If you are looking for a Welder Generator, eventually (and pretty quickly I might add) you’re going to start hearing about well known brands such as: Miller Electric Welder Generators, Hobart Welders, Lincoln Electric Welders and Miller Bobcat Welders.
Prior to comparing brands, you’d serve yourself better by asking and answering these nine critical questions.
What application will you be using this unit for?
Will this be a repair job or new construction? Will you be working underground and exposed to potential fumes and gases?
Will you be working in the air as on a skyscraper? Will you be working in a marine environment? What is the size of the project?
Does the job require a certain welding process?
If so, are you familiar with it? Is there a particular welding process that you prefer over others? Will you have to learn a new welding process? Is this a pipe-welding project? Will the equipment you chose need to produce an arc such as in pipe welding? Will you be required to perform arc gouging? Will you be performing any resistance welding?
What type of materials will you be welding?
Common mild steel? Stainless? Chrome? Low nickel chrome steels? Low manganese steels? Low-carbon steels? Thin aluminum 0.6mm or thicker aluminum? How thick of material will you be welding? Will you be welding any type of exotic metals or material? Will you be performing any thermal cutting tasks on chromium?
Which type of engine will you be using?
LPG, diesel or gasoline? When choosing a welder generator, the operator must determine the type of engine he’ll be using. It’s irrefutable that diesel engines beat out gasoline engines as far as fuel economy. In addition, diesel fuel does not ignite as easily as gasoline. In some cases if you are working in the Gulf or in areas with refineries, they will most likely require a diesel-fueled generator.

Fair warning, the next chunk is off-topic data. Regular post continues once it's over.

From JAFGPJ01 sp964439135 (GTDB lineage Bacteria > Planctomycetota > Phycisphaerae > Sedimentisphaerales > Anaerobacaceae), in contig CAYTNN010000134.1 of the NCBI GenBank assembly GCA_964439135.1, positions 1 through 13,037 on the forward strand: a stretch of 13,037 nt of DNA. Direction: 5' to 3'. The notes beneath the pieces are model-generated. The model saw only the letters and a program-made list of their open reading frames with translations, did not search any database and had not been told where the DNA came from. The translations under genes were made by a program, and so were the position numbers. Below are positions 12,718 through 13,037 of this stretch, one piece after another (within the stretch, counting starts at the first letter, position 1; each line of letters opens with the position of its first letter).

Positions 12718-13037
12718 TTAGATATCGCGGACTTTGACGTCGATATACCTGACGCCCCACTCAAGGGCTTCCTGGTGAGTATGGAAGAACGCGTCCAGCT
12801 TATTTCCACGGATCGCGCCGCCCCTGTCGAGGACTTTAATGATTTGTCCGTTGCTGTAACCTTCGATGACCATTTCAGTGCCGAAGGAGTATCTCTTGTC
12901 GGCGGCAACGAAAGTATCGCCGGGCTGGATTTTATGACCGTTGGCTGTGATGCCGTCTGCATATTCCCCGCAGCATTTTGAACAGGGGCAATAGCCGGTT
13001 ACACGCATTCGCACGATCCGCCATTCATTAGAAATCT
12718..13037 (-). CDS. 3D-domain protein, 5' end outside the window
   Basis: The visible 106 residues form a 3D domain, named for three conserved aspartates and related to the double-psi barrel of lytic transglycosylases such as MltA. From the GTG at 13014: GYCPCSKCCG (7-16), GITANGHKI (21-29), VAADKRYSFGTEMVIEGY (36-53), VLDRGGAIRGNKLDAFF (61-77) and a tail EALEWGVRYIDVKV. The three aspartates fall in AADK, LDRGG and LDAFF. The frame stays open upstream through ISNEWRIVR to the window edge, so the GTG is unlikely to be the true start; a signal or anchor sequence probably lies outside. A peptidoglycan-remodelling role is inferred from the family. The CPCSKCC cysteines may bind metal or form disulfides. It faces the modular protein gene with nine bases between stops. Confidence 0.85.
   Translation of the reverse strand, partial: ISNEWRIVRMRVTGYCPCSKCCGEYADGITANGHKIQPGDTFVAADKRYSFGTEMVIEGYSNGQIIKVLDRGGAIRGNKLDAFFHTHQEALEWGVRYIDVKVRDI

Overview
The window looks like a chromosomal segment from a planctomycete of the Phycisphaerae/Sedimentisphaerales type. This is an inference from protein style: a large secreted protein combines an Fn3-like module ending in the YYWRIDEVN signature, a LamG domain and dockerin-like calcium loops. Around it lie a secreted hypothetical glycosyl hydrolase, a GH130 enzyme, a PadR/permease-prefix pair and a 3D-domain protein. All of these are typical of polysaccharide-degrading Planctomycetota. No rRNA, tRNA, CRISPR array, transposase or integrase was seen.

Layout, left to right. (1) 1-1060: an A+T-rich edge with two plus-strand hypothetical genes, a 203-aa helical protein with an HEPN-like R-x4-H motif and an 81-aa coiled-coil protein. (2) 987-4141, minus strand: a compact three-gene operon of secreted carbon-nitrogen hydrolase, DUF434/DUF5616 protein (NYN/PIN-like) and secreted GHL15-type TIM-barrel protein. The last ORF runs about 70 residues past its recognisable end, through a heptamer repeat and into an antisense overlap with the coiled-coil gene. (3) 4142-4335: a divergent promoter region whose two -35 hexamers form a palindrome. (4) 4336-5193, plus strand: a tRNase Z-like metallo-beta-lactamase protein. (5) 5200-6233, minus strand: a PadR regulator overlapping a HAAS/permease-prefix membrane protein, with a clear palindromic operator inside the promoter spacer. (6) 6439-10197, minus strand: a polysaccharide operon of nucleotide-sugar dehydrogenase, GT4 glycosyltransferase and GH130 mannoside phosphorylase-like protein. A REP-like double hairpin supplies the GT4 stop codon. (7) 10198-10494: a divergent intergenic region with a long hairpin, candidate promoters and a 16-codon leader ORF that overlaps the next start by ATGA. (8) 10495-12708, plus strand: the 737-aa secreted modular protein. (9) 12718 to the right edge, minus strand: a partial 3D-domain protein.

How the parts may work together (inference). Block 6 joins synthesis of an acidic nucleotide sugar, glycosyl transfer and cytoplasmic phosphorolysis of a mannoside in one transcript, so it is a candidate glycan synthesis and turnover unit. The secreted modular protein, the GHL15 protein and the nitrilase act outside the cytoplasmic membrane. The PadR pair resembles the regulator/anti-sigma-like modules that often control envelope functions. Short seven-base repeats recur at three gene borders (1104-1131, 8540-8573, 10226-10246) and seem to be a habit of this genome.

Will your equipment exposed to cold weather?
If you will be working in cold weather, it is advisable to use gasoline engines because they start easier. If you resort to a diesel welding generator, you may be required to use a ether starting kits and also revert to winterized fuel.
What type of location will be putting this unit in?
Will you be indoors or outdoors? This is important because you must consider exhaust emissions. Also, if you are in certain areas where sparks are subject to ignite, you’ll have to consider a Welding generator with spark arrestor capabilities. LPG generators are not as common as gasoline or diesel welding generators, but may become the only option if gasoline and diesel exhaust emissions are not permitted in the welding work area.
Will you be working at night or in the dark?
In certain situations, such as emergency repair work, AC power may be required on the jobsite. This could be for a number of reasons, to provide lighting, for grinding welds, etc. In that event, you may need a welding generator that outputs anywhere from 3,000 watts of AC generator power up to 8000 watts or more. Also, Ground Fault Circuit Interrupters (GFCIs) may be required. That’s why it’s important to assess these matters prior to purchasing any equipment.
Which brand is the best?
There are a lot of great brands on the market; however, Miller welders are at the top of the list! You cannot go wrong with a Miller welder generator! Next in line is Lincoln and Hobart. Those three are really the “top” name brands.